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“It’s a healing journey for our kids.”

That, Stacey Drygeese-Sundberg says, is why it’s so important for Indigenous children to be connected with their cultural roots.

“It’s a healing journey for our kids to get through the whole residential era and all the negative stuff that happened in history. We try to tell our kids that we have to move on with good things, with our culture, with our language, with our elders and the traditional knowledge holders,” she says.

Alizette Lockhart has been doing fish art for many years. She harvests and colours the fish scales and bones shown here.
Natalie Pressman/NNSL photo

Drygeese-Sundberg is the Foster Family Coalition’s newly appointed cultural coordinator. In collaboration with the Native Women’s Association of the NWT, she organized a two-day workshop this past Tuesday and Wednesday for girls in foster care to participate in beading and fish scale art activities with an Elder. 

“The majority of our kids coming from small communities and going into the foster care system don’t really have that opportunity because they’re with non-Indigenous parents,” she says. “It’s only fair to teach them their own culture, their own language, about who they are and who their ancestors were.”

Alizette Lockhart is one of the founding members of the Native Women’s Association of the NWT. Now an elder, Lockhart teaches young Indigenous women and children to “get to know themselves,” and to get them through their healing journey.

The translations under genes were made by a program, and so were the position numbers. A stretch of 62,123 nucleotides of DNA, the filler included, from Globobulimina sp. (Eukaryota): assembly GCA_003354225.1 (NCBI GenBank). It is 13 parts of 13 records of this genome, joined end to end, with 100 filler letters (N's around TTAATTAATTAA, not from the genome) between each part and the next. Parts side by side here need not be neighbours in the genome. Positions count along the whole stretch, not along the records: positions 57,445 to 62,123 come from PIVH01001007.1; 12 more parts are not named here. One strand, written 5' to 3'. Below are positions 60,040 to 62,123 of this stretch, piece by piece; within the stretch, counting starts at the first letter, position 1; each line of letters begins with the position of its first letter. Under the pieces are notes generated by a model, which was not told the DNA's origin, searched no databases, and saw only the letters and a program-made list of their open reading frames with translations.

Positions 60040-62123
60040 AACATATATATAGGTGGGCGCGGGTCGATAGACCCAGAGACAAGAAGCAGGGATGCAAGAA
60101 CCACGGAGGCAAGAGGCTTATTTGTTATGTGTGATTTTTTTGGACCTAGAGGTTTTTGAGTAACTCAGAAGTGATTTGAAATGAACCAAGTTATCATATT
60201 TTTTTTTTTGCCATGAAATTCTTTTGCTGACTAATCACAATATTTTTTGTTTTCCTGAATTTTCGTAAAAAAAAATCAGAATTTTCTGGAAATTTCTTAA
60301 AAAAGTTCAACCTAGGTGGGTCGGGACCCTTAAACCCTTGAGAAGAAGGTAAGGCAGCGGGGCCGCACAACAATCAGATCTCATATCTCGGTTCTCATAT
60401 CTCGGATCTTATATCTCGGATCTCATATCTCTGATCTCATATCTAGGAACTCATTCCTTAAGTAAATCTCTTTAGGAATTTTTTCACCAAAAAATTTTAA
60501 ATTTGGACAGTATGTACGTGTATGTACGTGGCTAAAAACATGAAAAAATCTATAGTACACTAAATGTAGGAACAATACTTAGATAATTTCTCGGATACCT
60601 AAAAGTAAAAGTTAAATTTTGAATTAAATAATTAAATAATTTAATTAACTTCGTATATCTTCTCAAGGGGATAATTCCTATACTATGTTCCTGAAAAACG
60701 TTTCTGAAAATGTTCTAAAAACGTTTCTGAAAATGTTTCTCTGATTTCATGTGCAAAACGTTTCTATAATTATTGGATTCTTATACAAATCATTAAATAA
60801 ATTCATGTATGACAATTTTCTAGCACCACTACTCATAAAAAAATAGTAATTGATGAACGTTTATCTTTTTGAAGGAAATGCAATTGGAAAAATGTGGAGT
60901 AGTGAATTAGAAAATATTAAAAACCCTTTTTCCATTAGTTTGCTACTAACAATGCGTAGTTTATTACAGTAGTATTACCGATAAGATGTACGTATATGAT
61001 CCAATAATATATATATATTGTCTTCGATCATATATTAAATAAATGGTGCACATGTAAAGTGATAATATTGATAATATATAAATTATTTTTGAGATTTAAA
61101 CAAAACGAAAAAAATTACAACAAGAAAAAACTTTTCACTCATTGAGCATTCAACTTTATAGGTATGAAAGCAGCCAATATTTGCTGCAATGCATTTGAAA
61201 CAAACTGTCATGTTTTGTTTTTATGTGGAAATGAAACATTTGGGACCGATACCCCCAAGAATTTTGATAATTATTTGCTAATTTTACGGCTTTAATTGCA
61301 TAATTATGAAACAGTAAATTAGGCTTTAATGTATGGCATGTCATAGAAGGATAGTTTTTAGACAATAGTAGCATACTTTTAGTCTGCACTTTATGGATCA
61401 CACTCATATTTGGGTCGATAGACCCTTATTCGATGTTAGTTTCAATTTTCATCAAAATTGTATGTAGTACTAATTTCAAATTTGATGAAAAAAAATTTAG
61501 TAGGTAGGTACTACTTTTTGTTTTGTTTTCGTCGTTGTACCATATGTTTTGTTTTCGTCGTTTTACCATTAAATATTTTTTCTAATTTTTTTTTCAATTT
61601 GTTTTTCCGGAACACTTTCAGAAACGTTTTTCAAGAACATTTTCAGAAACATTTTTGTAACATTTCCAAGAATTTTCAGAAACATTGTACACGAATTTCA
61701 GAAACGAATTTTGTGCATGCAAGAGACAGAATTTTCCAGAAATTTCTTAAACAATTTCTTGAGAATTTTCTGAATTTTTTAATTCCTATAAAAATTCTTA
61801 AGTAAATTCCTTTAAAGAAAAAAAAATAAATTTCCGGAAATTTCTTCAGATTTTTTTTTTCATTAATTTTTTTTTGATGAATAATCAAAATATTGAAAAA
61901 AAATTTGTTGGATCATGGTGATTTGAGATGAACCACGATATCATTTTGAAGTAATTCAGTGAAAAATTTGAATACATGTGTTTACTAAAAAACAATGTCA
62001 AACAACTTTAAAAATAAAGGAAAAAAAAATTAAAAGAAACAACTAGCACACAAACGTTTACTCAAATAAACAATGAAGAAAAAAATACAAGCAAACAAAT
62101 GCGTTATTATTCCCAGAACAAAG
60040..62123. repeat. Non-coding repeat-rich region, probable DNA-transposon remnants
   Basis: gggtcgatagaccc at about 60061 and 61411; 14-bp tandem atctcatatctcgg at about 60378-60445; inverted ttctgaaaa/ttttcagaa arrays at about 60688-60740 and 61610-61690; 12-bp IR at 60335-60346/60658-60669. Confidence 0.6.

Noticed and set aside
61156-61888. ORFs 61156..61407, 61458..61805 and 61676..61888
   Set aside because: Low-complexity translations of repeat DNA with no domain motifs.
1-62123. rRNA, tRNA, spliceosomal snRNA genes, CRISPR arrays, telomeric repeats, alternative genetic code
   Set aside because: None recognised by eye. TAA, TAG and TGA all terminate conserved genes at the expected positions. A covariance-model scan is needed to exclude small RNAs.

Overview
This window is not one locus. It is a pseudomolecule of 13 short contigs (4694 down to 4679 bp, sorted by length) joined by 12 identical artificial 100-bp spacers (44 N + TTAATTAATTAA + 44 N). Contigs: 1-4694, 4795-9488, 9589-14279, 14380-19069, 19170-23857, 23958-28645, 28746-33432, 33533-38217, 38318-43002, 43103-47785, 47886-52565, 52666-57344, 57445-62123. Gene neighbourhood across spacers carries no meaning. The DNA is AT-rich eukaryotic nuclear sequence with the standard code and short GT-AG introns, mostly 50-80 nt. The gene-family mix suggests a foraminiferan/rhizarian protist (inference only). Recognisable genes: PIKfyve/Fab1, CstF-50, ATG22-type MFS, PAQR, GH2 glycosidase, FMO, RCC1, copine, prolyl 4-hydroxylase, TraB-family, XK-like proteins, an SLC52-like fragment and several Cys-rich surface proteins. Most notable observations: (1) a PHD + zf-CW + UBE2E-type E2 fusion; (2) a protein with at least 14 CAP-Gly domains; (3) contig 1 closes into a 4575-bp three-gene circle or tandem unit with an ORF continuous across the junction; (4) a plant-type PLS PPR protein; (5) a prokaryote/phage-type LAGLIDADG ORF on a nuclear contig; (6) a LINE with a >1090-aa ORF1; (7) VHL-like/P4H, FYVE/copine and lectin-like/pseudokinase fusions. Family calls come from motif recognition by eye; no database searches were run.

Lockhart has been making fish scale art for many years. When she was young, she noticed that her mother used every part of the fish except its scales and thought there must be something they could be used for. Before they can be incorporated in art, Lockhart harvests the fish scales and bones, dries them out for several months and then colours them.

“I eat lots of fish,” she jokes.

In leading the workshop, she says that the participants – approximately 10 girls aged primarily 12 to 15 – “are learning to be patient as young girls becoming women.”

Lockhart says the girls did well and that these activities help provide tools to handle stress and other feelings that may arise down the road.

“I asked them, ‘Who’s done this,’ and no one had. So when I asked how it went, they said it went good – and I could see a smile, and they were happy. We said that they could leave (their art) here but almost all of them took them home.”

As part of her role as cultural coordinator, Drygeese-Sundberg is also working to integrate cultural practices in more Yellowknife commercial settings.

“I would like to see more Yellowknife businesses and organizations reconciling with the Indigenous people of the North,” she says.  “The majority of the people here are Indigenous and it’s only right that they come and reconcile with our people.”

“There should be more cultural awareness,” she says. “More teaching about our treaties and our people, politics and everything in between.”

There is lots of work to be done, but with programs like these, and more organizations working towards reconciliation, Sundberg says “we’re well on our way.”

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Natalie Pressman

Natalie is a graduate of Carleton University’s journalism program. She has since held contracts working with an NGO in Vietnam, freelancing, and working with Journalists for Human Rights in Iskatewizaagegan...

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